Paul Caccamo loves telling a story about a boxing coach in Chicago. One of the coach’s boxers was arrested on a drug charge and sentenced to a few months in a juvenile facility. The coach was devastated but sent the young man letters saying, You can overcome this. You’re better than this. When the teen was released, he immediately walked five miles to the boxing program and asked to re-enroll. When asked why, he said the coach was the first person who believed in him. The young man not only returned to the sport, but straightened his life out and eventually went to college.
“When someone feels cared about, you can change the entire direction of their life,” says Caccamo, the founder and CEO of Up2Us Sports (up2us.org), which trains young adults to be coaches in low-income communities. “Coaches go the extra mile to say, ‘Regardless of what happens on this field, on this court, in this ice hockey rink, I care. And I’m going to care tomorrow, and I’m going to care next week.’ And when a kid hears that over and over again, it’s amazing how it changes their view of themselves.”
The coaches trained by Up2Us aren’t simply blowing whistles and leading drills. They’re serving as role models and mentors, helping youngsters to excel not only in athletics but in academics — and in life. Since founding Up2Us Sports in 2010, Caccamo and his organization have placed nearly 3,000 coaches across 471 organizations in 18 states and Washington, D.C., serving more than 630,000 young people in 28 different sports.
“Coaches go the extra mile to say, ‘Regardless of what happens on this field, on this court, in this ice hockey rink, I care.’”
Seventy percent of the coaches serve in the neighborhoods they come from, says Caccamo: “I want to get people within the community and give them leadership skills and workforce development skills, so they can be the kind of role models where kids say, ‘Wow! You had the same experience, the same school, the same neighborhood, the same challenges with violence and gangs, and you did this? I want to do it too.’ It’s a powerful model.”
There’s the example of Tiffany Corselli, who grew up in Yonkers and, by age 15, had endured homelessness and the loss of family members. Then she discovered a passion for basketball, inspired by a coach who would wake her up daily at 4 a.m. for practice and made sure she was ready for school by 7:30. Her skill and passion for the sport led to a college scholarship and ultimately a master’s in business management. To repay the debt, today she volunteers as a coach in the Bronx, where, in 2019, she was named Up2Us’s coach of the year. “There is no better feeling than when you see a child who doesn’t like to engage with others become a social butterfly,” she says.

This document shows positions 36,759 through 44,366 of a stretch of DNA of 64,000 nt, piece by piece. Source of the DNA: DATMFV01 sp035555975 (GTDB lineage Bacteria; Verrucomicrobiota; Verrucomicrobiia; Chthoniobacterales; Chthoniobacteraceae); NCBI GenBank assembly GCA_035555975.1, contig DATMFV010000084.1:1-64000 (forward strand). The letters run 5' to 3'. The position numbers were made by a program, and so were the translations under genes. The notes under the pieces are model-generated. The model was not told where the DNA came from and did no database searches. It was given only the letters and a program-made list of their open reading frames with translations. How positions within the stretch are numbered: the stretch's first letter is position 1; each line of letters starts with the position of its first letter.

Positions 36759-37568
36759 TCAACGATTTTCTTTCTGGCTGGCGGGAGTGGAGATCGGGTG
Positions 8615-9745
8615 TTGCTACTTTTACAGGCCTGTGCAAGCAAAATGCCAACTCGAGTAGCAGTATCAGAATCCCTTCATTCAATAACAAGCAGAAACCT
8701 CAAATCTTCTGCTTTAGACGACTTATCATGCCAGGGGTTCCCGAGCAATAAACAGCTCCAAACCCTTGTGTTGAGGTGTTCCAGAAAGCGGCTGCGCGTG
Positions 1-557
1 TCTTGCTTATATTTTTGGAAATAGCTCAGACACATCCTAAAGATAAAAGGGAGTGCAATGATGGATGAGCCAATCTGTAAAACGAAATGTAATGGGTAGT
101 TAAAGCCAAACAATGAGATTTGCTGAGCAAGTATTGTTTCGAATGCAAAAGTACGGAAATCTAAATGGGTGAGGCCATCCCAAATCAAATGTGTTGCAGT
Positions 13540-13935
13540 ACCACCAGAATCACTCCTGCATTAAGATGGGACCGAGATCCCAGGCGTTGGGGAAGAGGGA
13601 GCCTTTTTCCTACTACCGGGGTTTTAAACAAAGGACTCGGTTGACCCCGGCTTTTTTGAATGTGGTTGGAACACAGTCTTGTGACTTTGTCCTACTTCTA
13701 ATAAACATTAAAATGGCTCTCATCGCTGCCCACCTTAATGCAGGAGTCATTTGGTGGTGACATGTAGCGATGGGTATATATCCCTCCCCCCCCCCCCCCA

While Caccamo enjoys raving about Up2Us coaches like Corselli, remarkably, he’s not a passionate sports fan. His mother, who grew up poor in South Philadelphia before moving to Long Island, was more interested in exposing her seven sons to Mozart than Mickey Mantle. On days off from school, she would pack bag lunches and take her brood of boys to Manhattan for a dollop of culture, whether they liked it or not. Caccamo remembers a trip to hear an opera. The unruly brothers were firing spitballs at each other until a woman turned around and said to his mother, “Can you control those kids?”
The woman was Jackie Onassis. And yes, John-John was with her, too.
“My mother was in tears for months,” Caccamo says with a laugh.
Throughout his childhood, his mother repeatedly told him, “I want you to see the world.” He ultimately did, though for unexpected reasons. As a senior at Georgetown University, Caccamo, who was student body president, hosted a large graduation party. It got noisy enough that the police were called. As Caccamo was being arrested, one sympathetic Jesuit priest asked the cop to let him go, suggesting that Caccamo could do penance by serving at an international Jesuit school.